NASA’s Secret Weapon in the Search For Alien Life

Space probes send back too much data. In fact, the science instruments that study the geochemistry of planetary bodies—and search for alien life—generate increasingly large amounts of data.

It’s time-consuming, expensive to send across space, and the sheer volume overwhelms astronomers. So why not bake-in artificial intelligence to space probes and allow them to decide what data to bother humans with?

In short, get them to phone home only when they’ve found something they think is really important.

That’s the core theme of a presentation this week by two NASA Goddard Space Flight Center scientists at the Goldschmidt Geochemistry conference, which is being held virtually from June 21-26, 2020.

It could be a “visionary step in space exploration” according to one of the researchers.

The intention is to install these new intelligent systems in space probes—starting with the ExoMars mission in 2022—that can identify geochemical signatures of life from rock samples before sending back to Earth only the pertinent data.

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Allowing these intelligent systems to choose both what to analyse and what to tell us back on Earth will, say the scientists, overcome the severe limits on how information is transmitted over huge distances in space.

“Smart space probes” could be of fundamental importance as the already vast distances increase as the search for life on spreads to more distant planets.

From a rover on Mars the data takes 20 minutes to send home; from Pluto it’s over four hours.

It’s also really expensive to send data across space. “Data from a rover on Mars can cost as much as 100,000 times as much as data on your cell phone, so we need to make those bits as scientifically valuable as possible,” said Eric Lyness, software lead in the Planetary Environments Lab at NASA Goddard Space Flight Center (GSFC).

That high cost means scientists can’t run as many experiments or get rovers to analyse as many rock samples as they would like.

“By using AI to do an initial analysis of the data after it is collected, but before it is sent back to Earth, NASA can optimise what we receive, which greatly increases the scientific value of space missions,” said Lyness.

Lyness and colleague Victoria Da Poian have trained AI systems to analyse hundreds of rock samples using data from the Mars Organic Molecule Analyzer (MOMA), an instrument inside the ExoMars Rosalind Franklin Rover, which will land on Mars in 2023.

The mission was originally supposed to launch in just a few weeks, but had to be delayed.

Capable of identifying organic molecules, MOMA will search for past or present life on the Martian surface and subsurface. Early experiments indicate that the AI is as much as 94% accurate.

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“We need to prioritize the volume of data we send back to Earth, but we also need to ensure that in doing that we don’t throw out vital information,” said Da Poian, who with Lyness has been developing the smart algorithms.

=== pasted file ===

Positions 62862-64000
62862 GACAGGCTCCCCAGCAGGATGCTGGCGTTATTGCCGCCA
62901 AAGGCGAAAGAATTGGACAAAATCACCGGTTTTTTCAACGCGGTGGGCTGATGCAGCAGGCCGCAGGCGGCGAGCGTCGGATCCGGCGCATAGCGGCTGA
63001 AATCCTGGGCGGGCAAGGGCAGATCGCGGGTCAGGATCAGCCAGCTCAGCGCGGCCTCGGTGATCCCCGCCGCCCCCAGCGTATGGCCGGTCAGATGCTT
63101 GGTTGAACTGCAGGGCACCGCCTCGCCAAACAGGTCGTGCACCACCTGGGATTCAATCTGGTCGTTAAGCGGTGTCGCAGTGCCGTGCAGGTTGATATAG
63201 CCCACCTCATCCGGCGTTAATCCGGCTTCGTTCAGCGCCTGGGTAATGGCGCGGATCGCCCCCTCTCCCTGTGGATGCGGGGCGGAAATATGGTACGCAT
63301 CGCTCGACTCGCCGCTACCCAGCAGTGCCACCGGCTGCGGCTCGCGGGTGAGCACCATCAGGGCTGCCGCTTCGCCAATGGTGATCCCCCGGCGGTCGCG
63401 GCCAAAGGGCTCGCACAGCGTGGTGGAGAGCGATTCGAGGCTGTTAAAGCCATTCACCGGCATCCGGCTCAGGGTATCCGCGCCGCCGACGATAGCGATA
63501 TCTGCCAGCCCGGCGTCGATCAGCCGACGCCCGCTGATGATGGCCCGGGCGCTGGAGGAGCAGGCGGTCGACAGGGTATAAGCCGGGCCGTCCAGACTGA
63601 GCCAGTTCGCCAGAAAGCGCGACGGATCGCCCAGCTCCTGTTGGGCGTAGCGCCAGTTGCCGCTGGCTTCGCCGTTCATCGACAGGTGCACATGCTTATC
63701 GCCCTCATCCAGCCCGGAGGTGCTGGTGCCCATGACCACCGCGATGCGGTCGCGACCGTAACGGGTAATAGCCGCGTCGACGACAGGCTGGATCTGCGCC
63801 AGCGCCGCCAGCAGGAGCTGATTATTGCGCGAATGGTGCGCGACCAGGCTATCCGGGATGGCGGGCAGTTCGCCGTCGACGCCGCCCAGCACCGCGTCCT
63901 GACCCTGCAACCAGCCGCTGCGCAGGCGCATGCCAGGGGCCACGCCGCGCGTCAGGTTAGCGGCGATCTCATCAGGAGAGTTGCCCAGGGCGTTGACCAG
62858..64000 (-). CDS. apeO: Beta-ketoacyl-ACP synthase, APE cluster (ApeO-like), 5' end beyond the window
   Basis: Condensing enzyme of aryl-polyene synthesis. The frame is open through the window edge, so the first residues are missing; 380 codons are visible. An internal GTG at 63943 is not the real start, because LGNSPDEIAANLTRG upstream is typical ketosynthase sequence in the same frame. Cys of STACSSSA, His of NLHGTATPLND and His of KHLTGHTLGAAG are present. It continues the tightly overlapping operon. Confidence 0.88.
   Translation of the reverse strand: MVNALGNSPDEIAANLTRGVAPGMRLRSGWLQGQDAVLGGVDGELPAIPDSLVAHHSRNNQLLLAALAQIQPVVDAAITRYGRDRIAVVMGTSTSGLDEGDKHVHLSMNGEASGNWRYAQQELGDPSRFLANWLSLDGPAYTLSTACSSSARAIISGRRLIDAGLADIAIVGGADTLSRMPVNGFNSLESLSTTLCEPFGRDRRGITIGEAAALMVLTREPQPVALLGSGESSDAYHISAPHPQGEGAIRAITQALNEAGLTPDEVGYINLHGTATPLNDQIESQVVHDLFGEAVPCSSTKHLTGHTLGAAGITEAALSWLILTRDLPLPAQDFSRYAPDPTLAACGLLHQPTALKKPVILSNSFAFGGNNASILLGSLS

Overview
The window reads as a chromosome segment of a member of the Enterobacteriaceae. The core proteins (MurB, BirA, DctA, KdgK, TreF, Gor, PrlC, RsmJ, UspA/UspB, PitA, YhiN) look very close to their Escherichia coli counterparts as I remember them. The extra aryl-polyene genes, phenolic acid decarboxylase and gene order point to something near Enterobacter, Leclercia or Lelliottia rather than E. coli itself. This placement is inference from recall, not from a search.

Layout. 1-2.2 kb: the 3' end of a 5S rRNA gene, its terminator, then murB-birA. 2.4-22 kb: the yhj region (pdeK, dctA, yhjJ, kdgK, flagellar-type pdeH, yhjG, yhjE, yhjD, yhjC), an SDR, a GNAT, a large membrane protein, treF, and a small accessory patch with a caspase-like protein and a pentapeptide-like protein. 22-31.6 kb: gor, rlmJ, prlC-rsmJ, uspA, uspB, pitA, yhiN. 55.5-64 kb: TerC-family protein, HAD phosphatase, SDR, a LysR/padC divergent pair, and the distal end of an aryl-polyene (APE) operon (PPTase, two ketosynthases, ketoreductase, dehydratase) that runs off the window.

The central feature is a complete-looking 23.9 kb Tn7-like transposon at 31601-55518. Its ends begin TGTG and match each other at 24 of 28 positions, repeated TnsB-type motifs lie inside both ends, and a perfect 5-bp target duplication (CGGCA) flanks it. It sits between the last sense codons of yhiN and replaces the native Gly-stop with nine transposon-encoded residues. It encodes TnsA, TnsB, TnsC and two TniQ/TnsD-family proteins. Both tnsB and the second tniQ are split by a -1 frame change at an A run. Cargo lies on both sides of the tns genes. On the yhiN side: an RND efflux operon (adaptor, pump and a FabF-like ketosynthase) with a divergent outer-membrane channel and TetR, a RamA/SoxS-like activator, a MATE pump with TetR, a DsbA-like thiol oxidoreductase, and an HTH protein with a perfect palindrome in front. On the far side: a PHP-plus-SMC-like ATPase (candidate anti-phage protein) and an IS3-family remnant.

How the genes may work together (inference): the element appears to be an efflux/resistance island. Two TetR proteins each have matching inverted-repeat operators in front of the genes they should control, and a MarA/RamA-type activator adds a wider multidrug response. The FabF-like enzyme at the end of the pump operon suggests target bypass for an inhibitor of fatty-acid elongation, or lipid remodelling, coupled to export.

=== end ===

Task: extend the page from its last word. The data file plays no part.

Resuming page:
Given MOMA’s ambitious mission, this AI could prove critical. “Samples will only remain in the rover for at most a few weeks before the rover dumps the sample and moves to a new place to drill,” said Lyness. “So if we need to retest a sample, we need to do it quickly, sometimes within 24 hours.”

Such autonomous systems will be even more important for possible future missions to other potential hotspots for life elsewhere in the Solar System. “As we move to explore the moons of Jupiter such as Europa, and of Saturn such as Enceladus and Titan, we will need real-time decisions to be made onsite,” said Lyness. “With these moons it can take 5 to 7 hours for a signal from Earth to reach the instruments, so this will not be like controlling a drone, with an instant response.”

The system will cross-reference with a database, essentially giving scientists back on Earth a message that reads something like:

“I’m 91% confident that this Martian rock sample corresponds to a real world sample and I’m 87% sure it is phospholipids, similar to a sample tested on July 24th, 2018, and here is what that data looked like”.

So all this is really doing is helping scientists to prioritize what’s investigated further, and help them make decisions more quickly, so they don’t miss something really important.

“One of the main challenges for planetary missions is getting the data back to Earth—it costs both time and money,” said Dr. Joel Davis, postdoctoral researcher in planetary geology at the Natural History Museum, London, and not connected to the research. “Given the finite lifespans of missions, scientists have to be very selective about the data they choose to bring back.”

“These results certainly seem promising; having greater autonomy onboard spacecraft is one way of ensuring the usefulness of the data returned.”

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Wishing you clear skies and wide eyes.

Read more from Jamie Carter at

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